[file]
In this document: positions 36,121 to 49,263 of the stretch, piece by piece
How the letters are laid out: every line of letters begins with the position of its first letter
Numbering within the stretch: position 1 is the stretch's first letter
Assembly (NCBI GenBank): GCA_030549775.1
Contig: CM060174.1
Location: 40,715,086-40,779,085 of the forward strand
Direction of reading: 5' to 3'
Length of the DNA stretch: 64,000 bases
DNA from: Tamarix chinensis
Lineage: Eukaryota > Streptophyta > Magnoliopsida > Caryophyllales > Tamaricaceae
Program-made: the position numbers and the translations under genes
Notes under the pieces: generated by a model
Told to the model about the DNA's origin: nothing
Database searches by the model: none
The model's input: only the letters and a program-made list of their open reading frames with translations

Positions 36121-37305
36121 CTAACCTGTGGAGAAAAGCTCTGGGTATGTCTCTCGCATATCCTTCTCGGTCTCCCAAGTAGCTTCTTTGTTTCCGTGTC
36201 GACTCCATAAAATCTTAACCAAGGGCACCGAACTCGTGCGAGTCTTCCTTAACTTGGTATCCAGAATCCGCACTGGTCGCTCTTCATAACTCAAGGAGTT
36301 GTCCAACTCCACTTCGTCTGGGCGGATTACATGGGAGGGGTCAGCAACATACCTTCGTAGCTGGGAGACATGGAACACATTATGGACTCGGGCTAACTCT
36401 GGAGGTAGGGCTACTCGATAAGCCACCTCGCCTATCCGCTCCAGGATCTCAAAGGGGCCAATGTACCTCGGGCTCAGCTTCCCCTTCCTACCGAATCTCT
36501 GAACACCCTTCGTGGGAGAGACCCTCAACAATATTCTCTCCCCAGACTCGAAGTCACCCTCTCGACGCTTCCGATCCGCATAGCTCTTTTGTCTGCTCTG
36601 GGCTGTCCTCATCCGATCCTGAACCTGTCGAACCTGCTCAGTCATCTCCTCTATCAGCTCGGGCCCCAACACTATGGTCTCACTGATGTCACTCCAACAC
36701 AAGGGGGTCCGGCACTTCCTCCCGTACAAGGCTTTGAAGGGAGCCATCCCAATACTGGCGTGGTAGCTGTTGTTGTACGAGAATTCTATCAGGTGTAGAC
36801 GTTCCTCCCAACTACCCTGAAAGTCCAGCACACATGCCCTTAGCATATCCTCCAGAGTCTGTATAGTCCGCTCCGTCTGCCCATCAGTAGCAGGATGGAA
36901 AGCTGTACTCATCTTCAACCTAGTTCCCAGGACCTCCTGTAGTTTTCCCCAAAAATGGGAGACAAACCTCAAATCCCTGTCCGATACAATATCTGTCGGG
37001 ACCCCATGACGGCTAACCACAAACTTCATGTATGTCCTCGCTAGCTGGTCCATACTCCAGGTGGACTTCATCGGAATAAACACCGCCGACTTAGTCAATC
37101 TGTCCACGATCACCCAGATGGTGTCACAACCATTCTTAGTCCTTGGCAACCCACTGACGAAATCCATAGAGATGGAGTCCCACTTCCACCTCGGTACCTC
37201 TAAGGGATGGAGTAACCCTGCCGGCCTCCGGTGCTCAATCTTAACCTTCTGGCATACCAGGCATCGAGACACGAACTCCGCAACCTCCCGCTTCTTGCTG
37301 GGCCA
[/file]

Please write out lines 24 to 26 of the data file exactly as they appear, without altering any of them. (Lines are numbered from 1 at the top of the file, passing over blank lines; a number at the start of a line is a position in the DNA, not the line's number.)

36801 GTTCCTCCCAACTACCCTGAAAGTCCAGCACACATGCCCTTAGCATATCCTCCAGAGTCTGTATAGTCCGCTCCGTCTGCCCATCAGTAGCAGGATGGAA
36901 AGCTGTACTCATCTTCAACCTAGTTCCCAGGACCTCCTGTAGTTTTCCCCAAAAATGGGAGACAAACCTCAAATCCCTGTCCGATACAATATCTGTCGGG
37001 ACCCCATGACGGCTAACCACAAACTTCATGTATGTCCTCGCTAGCTGGTCCATACTCCAGGTGGACTTCATCGGAATAAACACCGCCGACTTAGTCAATC